Funding from charities, trusts and foundations

Organisations such as charities, trusts and foundations offer a range of merit-based and finance-based scholarships, grants and bursaries.

This kind of funding is ideal if you’re looking for extra support during your course. The amounts tend to be smaller, but deadlines are much more flexible, with pots of funding being made available all year-round.

The funding on offer may be linked with research into a specific subject, such as Maths, Science, History and so on.

There are many societies dedicated to different subjects, such as the Royal History Society based in the UK, which offer funding of this kind.

Other foundations offer funding for research that may be deemed to benefit the wider community.

Receiving charitable donations of this kind is useful because it generally doesn’t conflict with other funding. So, you may apply to receive grants from more than once trust or charity.

In some cases, it is actually beneficial to have already received grants for research, when applying for more funding from different organisations. Charities in particular may be more likely to support students who are already making progress towards their funding goals.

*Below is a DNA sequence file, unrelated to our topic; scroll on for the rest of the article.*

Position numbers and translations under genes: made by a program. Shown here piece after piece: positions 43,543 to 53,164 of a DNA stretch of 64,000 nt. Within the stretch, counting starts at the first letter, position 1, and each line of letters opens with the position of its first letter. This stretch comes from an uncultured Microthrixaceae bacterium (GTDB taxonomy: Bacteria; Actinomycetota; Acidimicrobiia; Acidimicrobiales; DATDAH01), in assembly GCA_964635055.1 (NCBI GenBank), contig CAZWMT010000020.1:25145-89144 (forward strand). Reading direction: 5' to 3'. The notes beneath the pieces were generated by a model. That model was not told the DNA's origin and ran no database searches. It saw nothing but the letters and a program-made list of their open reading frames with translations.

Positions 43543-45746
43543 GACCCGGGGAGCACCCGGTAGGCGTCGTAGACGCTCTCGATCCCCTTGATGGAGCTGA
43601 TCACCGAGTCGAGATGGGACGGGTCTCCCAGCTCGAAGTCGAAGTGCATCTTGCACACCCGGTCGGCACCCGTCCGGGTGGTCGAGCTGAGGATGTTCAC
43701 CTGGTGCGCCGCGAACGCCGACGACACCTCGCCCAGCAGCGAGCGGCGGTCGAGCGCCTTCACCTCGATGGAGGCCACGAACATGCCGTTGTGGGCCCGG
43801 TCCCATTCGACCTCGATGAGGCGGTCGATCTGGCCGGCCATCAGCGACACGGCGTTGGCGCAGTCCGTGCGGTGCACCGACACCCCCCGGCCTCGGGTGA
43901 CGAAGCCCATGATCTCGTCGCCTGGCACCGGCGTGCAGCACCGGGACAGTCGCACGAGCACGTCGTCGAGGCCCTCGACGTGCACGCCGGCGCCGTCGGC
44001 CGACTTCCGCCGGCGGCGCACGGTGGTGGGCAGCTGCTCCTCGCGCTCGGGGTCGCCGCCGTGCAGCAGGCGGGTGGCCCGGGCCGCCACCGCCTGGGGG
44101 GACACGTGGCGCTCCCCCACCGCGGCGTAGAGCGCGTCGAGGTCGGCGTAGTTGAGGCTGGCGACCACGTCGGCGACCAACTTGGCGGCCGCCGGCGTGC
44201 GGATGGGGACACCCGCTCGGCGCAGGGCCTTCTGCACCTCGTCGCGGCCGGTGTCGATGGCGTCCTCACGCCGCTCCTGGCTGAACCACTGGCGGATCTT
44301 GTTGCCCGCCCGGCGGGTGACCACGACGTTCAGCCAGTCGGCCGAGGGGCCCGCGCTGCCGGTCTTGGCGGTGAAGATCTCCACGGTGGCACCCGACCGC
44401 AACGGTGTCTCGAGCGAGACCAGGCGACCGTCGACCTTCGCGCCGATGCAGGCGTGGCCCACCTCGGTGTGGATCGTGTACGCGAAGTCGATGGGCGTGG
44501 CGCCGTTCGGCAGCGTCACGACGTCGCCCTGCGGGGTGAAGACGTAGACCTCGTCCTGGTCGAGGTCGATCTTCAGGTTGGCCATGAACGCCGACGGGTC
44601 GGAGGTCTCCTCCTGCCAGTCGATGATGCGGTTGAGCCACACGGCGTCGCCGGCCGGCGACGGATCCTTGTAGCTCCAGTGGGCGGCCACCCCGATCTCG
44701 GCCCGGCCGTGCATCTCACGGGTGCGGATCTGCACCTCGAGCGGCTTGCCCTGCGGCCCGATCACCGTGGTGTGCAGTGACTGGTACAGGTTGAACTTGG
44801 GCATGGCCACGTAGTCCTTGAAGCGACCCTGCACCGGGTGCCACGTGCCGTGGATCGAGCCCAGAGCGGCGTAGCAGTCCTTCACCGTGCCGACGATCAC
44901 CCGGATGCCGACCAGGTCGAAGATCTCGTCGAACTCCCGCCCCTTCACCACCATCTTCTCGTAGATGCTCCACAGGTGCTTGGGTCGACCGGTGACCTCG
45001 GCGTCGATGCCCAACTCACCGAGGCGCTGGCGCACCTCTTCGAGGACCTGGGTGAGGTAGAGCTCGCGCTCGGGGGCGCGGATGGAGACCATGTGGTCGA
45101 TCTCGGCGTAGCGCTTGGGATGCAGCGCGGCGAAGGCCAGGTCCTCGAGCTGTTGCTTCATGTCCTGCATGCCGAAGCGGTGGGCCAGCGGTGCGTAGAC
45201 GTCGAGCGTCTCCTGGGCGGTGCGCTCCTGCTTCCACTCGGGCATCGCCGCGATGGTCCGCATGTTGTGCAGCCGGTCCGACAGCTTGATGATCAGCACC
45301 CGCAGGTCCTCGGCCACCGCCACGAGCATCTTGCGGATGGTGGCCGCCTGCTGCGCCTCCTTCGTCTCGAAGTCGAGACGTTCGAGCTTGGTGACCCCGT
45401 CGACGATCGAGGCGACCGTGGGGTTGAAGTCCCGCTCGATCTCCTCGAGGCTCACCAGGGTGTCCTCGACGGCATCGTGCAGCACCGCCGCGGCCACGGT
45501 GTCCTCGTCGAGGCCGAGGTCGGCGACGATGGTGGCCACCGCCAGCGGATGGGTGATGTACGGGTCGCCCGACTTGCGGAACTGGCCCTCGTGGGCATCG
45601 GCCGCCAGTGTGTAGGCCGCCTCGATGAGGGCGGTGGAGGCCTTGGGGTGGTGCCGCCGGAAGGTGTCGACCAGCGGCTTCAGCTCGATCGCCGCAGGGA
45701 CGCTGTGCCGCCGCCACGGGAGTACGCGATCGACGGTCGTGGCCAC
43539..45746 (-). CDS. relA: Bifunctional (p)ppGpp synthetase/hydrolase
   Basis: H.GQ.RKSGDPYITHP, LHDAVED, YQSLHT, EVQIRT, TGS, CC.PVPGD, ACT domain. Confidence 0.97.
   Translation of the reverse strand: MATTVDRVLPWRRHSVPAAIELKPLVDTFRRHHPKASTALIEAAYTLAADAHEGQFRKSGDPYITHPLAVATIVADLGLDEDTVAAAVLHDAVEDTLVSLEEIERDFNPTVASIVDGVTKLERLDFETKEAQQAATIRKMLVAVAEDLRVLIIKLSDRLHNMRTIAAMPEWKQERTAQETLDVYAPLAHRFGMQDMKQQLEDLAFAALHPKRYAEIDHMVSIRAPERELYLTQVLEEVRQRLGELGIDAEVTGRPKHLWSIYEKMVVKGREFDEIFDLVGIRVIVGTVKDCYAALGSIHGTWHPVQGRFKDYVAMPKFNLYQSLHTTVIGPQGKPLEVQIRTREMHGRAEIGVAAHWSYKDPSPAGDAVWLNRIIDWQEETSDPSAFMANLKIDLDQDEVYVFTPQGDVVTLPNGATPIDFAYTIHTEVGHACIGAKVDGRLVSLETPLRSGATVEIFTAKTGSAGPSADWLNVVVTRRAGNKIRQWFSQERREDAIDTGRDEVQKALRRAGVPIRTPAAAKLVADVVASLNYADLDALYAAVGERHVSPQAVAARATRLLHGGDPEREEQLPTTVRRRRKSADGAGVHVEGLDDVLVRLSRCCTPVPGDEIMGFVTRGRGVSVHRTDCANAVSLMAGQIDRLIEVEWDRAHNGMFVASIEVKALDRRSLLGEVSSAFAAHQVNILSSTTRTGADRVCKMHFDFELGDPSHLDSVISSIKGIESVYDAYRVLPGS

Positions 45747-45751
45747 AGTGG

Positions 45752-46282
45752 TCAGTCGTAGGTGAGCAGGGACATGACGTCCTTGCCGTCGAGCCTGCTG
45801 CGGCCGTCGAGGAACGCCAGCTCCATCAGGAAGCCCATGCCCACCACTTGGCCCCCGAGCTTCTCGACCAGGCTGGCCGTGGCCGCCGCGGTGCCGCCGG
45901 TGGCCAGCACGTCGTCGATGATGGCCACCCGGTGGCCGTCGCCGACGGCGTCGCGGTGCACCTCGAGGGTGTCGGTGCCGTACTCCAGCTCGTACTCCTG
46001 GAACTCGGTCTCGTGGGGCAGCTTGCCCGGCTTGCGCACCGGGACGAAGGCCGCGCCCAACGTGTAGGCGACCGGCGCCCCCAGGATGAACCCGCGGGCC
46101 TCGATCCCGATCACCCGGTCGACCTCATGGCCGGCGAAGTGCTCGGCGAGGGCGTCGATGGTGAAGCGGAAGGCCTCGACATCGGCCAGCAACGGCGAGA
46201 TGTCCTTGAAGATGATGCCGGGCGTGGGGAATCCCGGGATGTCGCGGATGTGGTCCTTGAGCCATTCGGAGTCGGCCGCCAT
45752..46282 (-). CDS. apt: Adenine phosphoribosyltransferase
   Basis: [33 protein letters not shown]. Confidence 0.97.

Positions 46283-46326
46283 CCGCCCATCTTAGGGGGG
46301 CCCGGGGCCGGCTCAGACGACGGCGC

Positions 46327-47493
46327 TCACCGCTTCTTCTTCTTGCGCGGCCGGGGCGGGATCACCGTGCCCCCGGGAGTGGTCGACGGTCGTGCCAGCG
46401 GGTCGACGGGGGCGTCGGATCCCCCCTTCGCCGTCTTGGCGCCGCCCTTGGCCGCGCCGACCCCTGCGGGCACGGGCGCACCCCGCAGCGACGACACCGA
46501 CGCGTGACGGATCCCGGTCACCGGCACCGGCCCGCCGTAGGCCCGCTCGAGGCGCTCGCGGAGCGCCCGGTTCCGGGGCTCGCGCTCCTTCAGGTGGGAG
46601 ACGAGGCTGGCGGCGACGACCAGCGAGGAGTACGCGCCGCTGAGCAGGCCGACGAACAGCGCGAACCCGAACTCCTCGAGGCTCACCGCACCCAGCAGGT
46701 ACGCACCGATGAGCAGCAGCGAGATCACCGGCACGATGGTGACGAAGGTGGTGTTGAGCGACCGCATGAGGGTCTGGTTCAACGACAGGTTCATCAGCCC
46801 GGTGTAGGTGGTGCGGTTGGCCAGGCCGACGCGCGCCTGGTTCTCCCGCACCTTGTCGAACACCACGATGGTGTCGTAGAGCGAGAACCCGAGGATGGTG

Travel grants and conference funding

Other sources of funding during a course include grants to cover specific expenses (or take advantage of additional opportunities) during your programme.

One example of this is funding to attend (or even speak at) academic conferences:

Your university (or the conference organiser) may sponsor you to attend and present at academic events all around the world. Grants for this purpose may cover expenses such as travel costs, accommodation and registration fees.

This funding is typically aimed at PhD students, but Masters students may also be eligible to apply.

For longer periods of travel (or exchange), Erasmus+ offer a range of travel grants for Masters and PhD students to undertake traineeships and studentships abroad.